Chronic pain is an invisible disability that continues to inflict victims of workplace injury long after the event. Not only does it cause physical suffering but it can lead to emotional conditions such as depression and frustration. Studies have shown that how a worker deals with pain following an accident will determine how well they will deal with chronic pain if it manifests and how soon they will be ready to return to work.
According to the American Chronic Pain Association, chronic non-malignant pain (CNMP) is the most common cause of disability in workers under the age of 45 and disables 90 million Americans. The US economy loses $100 billion per year due to chronic pain.
Some common workplace injuries such as falling, slipping without falling, exertion, and repetitive stress injuries can be the cause of chronic pain. Unlike acute pain, (the pain you feel during the course or immediately after the initial injury) chronic pain exists in bodies that appear to have healed. In other words, chronic pain causes physical, emotional, and psychological pain but does not pose a threat to cause further injury or disability.
The Rush to Judgment
The problem with these reports is that, too often, employers determine that all chronic pain is merely psychosomatic. Consequently, the time between the “all clear” diagnosis from the physician and the employer’s expectation that the employee assume normal responsibilities is seldom long enough for the worker to deal with or fully understand the derivation of their continuing pain.
Problems with Opioids
One of the problems in dealing with chronic pain is the wide use of opioids to treat severe pain. Many injuries that cause acute pain require the use of opioids to keep intense pain manageable. In fact, the Workers Compensation Research Institute (WCRI) claims that 80% of all injured workers nationwide receive at least one prescription for opioid-type drugs. At issue is whether or not to continue long-term opioid use for chronic pain, considering the predilection many have to addiction.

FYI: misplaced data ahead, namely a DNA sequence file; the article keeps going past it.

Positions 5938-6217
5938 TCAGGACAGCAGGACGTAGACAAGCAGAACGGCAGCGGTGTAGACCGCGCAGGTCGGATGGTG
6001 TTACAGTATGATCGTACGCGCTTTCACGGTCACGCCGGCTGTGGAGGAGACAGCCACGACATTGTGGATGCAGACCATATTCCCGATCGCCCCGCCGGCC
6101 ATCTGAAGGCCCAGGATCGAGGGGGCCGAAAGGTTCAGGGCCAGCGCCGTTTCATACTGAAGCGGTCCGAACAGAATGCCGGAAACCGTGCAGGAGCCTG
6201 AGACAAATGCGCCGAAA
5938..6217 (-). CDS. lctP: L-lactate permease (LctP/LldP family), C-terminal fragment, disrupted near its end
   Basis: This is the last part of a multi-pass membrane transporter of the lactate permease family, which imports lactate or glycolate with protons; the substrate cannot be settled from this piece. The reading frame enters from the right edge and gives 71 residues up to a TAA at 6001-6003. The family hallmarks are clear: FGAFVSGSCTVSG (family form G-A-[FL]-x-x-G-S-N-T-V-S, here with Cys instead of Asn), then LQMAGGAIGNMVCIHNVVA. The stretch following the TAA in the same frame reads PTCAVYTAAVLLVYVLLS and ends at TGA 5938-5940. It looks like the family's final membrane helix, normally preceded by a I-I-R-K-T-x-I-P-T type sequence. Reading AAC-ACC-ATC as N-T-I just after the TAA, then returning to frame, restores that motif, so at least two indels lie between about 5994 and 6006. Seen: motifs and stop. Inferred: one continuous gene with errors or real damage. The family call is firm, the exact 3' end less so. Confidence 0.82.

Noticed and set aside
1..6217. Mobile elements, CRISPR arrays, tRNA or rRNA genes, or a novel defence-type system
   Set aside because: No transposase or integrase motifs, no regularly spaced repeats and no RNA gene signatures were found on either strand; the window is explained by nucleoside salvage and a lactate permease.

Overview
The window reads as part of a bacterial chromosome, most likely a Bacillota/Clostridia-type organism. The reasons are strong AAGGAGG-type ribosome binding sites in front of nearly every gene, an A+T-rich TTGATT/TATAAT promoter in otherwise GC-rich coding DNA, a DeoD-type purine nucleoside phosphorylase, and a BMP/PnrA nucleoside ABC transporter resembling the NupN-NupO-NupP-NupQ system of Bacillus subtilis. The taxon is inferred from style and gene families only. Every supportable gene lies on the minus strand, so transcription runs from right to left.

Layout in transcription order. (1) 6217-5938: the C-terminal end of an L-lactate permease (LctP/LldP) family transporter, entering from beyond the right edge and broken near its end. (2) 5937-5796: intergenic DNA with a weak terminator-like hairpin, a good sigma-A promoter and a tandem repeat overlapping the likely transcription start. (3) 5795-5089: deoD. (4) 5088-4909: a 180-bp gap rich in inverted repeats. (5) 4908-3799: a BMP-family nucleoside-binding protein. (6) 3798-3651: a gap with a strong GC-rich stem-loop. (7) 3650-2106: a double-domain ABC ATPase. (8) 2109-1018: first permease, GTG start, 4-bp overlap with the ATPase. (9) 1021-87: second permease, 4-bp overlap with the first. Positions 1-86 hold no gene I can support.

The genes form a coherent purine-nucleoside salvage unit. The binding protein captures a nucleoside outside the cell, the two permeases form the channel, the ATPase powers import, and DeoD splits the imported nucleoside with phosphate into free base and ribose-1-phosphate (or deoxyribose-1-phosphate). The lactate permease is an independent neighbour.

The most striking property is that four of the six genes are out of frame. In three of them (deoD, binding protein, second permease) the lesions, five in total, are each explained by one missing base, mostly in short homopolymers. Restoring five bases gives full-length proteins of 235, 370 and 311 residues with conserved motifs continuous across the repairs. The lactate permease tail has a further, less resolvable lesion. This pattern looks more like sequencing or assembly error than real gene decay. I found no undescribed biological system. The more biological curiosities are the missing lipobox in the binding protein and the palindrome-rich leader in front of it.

Long-term dependence on opioids, especially where opioid use on the job would be prohibited, makes it more difficult to adapt to a non-drug pain management strategy when attempting to go back to work. The effectiveness for relief between opioids and other pain management therapies is so dramatic, there seems to be little incentive to transition away from them.
Getting back to work
Recent studies show that patients instructed by their doctors to depend less on opioids and more on alternative pain management as soon as possible after an injury are able to return to work sooner.
If you have been injured on the job, your pain management is part of the compensation you deserve to enable you to return to work. If your physician is only prescribing opioids to deal with your pain, you may face problems not associated with your work injury. Contact you Workers’ Compensation attorney to make sure you get the support you need.